How to Write With Yourself, Not Against Yourself

I was recently sitting around a table with a bunch of writers, discussing how we write.

“I get up at 5am every morning and write for two hours,” said a guy who has been working on his sprawling family epic novel for eight years.

We all sat back and looked at him, jaws hanging open. “How?” we asked, as I secretly decided that this guy was a jerk. 

He shrugged. “I swam competitively in college, so we had to wake up early every morning for practice. It’s just ingrained in me.”

Another writer said that she free-writes 1,000 words every day, starting with a blank page. She revises them later. “I know I’ll never be the type of person who gets up every morning at 5am and writes for two hours,” she says. “If I tried to do that, I’d fail. So I just write a thousand words a day, even if I don’t get around to them until 5pm, even if they are terrible.”

Then she said something that will stay with me forever: “I choose to write with myself, not against myself. That’s why I don’t get up at 5 am every day.”

Let’s repeat that: I WRITE WITH MYSELF, NOT AGAINST MYSELF.

Let’s even put it in obnoxious capital letters so it’s easy to come back to.

As writers, I think we often hold ourselves up to unrealistic standards. We will write a book in three months (I’ve done that—not recommended). We will write 2,500 beautiful, polished words every day. We will get up every morning and write before the sun comes up. We won’t check Twitter or e-mail or the news for three hours every day while we write.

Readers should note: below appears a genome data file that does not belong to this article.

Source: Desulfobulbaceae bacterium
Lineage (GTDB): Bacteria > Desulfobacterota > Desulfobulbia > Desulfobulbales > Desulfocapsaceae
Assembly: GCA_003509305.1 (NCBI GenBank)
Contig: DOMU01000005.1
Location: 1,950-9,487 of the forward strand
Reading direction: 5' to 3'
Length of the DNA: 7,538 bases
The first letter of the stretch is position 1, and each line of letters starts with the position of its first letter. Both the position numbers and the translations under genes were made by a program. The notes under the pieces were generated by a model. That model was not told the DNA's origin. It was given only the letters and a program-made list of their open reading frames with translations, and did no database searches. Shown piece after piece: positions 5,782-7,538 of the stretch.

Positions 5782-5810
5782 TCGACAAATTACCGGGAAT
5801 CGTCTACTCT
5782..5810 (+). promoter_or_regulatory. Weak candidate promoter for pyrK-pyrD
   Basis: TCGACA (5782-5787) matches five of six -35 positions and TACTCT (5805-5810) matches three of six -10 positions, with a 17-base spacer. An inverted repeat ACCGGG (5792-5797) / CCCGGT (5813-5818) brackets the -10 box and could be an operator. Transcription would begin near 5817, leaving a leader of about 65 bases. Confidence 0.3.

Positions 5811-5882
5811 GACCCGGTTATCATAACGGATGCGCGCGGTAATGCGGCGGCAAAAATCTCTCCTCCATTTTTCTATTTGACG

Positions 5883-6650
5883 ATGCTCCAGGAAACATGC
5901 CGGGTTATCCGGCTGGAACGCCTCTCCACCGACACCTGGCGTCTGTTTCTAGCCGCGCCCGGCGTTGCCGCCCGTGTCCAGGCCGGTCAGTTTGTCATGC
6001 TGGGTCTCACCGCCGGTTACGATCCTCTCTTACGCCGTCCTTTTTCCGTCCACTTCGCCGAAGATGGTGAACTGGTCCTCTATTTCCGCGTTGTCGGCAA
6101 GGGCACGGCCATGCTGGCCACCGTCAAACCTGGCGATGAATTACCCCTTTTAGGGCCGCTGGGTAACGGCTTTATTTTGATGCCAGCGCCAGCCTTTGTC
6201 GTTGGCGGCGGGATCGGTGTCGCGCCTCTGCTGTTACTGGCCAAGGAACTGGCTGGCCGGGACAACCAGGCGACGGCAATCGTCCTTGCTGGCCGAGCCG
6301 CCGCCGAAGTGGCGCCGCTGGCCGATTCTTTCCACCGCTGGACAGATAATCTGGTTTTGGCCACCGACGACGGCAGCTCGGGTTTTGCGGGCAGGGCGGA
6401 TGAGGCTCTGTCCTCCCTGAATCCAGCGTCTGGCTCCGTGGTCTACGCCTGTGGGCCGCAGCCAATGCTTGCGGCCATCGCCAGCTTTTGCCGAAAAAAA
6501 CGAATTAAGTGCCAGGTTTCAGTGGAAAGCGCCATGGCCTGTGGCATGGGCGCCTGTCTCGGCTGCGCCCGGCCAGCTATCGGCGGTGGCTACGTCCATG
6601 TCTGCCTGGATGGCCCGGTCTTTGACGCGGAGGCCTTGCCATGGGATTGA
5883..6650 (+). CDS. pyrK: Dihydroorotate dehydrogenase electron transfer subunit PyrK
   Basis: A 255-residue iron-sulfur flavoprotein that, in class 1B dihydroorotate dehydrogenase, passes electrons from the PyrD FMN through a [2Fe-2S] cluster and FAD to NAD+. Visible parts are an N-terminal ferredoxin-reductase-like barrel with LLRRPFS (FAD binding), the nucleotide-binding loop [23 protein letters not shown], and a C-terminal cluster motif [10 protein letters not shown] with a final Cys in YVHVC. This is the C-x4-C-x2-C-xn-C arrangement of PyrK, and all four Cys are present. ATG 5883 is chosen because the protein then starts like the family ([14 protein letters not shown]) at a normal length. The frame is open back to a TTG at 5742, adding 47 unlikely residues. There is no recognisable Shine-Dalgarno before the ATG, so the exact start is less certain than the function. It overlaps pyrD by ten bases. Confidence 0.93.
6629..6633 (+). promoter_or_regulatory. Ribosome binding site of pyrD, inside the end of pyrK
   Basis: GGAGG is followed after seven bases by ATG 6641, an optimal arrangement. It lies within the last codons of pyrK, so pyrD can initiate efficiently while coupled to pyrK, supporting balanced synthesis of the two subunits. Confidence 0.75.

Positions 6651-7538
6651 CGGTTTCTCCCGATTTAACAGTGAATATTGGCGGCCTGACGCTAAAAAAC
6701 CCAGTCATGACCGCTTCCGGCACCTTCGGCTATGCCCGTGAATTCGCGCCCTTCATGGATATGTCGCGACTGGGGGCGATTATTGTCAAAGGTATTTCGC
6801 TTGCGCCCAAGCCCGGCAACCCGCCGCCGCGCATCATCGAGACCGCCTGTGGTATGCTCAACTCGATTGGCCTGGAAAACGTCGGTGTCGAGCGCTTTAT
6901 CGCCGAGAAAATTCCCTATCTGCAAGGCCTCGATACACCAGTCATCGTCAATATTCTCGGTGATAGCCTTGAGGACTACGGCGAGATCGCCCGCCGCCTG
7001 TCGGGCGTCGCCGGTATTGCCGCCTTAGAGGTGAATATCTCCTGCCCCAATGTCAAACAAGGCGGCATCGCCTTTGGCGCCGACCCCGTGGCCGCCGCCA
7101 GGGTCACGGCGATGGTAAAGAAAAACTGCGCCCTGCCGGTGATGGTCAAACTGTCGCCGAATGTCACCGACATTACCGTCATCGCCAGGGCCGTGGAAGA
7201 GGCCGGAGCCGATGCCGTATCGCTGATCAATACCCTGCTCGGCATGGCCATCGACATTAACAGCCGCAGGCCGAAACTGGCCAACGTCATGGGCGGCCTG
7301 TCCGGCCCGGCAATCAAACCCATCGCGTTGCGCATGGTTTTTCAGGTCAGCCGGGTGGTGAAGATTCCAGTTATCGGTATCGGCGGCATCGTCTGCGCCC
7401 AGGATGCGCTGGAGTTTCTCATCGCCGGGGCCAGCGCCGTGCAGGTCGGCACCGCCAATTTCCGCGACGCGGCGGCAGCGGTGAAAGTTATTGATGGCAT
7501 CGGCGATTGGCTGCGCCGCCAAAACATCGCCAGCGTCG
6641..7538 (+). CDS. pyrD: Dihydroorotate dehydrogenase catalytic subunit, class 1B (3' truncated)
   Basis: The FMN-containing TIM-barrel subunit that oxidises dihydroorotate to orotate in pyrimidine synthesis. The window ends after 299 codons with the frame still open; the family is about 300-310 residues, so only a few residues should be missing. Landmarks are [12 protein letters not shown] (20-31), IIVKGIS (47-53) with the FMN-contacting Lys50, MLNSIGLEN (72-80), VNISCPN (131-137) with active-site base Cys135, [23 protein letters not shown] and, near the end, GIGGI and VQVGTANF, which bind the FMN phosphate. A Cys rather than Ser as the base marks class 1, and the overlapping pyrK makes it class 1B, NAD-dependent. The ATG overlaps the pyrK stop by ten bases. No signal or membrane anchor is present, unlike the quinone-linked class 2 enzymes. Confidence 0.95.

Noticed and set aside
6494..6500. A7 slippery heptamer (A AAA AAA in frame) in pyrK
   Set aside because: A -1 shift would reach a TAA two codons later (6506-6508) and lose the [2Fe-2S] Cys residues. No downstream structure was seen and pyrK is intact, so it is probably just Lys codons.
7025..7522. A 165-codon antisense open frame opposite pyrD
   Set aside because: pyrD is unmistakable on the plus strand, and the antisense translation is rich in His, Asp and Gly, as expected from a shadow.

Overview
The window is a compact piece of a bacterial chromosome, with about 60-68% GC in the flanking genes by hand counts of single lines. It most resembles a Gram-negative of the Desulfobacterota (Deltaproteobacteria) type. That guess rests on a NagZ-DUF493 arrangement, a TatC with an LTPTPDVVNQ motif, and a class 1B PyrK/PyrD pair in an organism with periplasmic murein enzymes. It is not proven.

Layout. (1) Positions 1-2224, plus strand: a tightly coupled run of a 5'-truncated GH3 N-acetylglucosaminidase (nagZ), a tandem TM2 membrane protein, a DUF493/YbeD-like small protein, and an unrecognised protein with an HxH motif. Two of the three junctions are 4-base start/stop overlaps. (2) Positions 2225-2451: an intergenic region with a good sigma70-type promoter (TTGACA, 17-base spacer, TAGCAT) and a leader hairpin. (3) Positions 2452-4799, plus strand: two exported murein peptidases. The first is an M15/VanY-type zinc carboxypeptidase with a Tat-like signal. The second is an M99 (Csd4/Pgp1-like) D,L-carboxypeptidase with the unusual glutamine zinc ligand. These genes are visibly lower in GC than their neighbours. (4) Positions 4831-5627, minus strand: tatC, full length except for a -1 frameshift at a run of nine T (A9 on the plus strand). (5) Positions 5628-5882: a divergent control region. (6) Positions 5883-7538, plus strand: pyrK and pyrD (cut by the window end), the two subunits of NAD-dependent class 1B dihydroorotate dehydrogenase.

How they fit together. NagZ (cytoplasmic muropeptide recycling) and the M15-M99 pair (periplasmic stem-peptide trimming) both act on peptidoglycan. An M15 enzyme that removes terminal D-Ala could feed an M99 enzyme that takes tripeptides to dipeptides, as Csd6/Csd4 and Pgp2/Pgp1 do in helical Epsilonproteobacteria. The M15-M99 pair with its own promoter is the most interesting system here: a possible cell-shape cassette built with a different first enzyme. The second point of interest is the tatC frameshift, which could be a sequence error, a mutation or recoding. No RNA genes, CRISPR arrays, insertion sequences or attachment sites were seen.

The thing is, writers are individuals. We’re all accustomed to different lifestyles and motivated by different things. So what works for my friend who wakes up at 5am or my friend who free-writes 1000 words a day won’t necessarily work for me.

What DOES work for me? Over the past few years, I’ve realized there’s only one thing: specific, externally-imposed deadlines. Chalk it up to half a lifetime of school followed by half a lifetime of writing ad copy on deadline for money, or chalk it up to being a Gen Y-only-child-snowflake, but the only way I can really get anything done is if I know someone out there will think slightly less of me if I don’t.

Because of this, it took me nearly a decade to sit down and write my own book from start to finish. I wrote lots of other people’s books under other names, for money and praise and because I would have gotten in trouble if I didn’t, but it wasn’t until I figured out how to write with myself instead of against myself that I managed to finish my own, original work.

So how did I do it? I created specific, externally-imposed deadlines and made myself accountable to other people. I started a writing group (okay, I started several writing groups, and I’m still waiting for one to stick, but while I was waiting for one to stick I wrote a novel). When I didn’t have a writing group going I took writing classes—not because I needed to learn how to write (although I can ALWAYS learn more about how to write) but because I’d feel sheepish paying money and then not turning in pages.

On top of that, I gave myself external long-term goals. For When the Beat Drops, which I wrote most of while pregnant, my goal was to have the book finished, agented, and out on sub before I had the baby. It was ambitious, but it worked: I mailed in the contract to work with my wonderful new agent, Eric Smith at P.S. Literary, on my way to the hospital to give birth. It went on sub a week later, and by the time my son could smile we had an offer.

How do you work with yourself to reach your writing goals?

 

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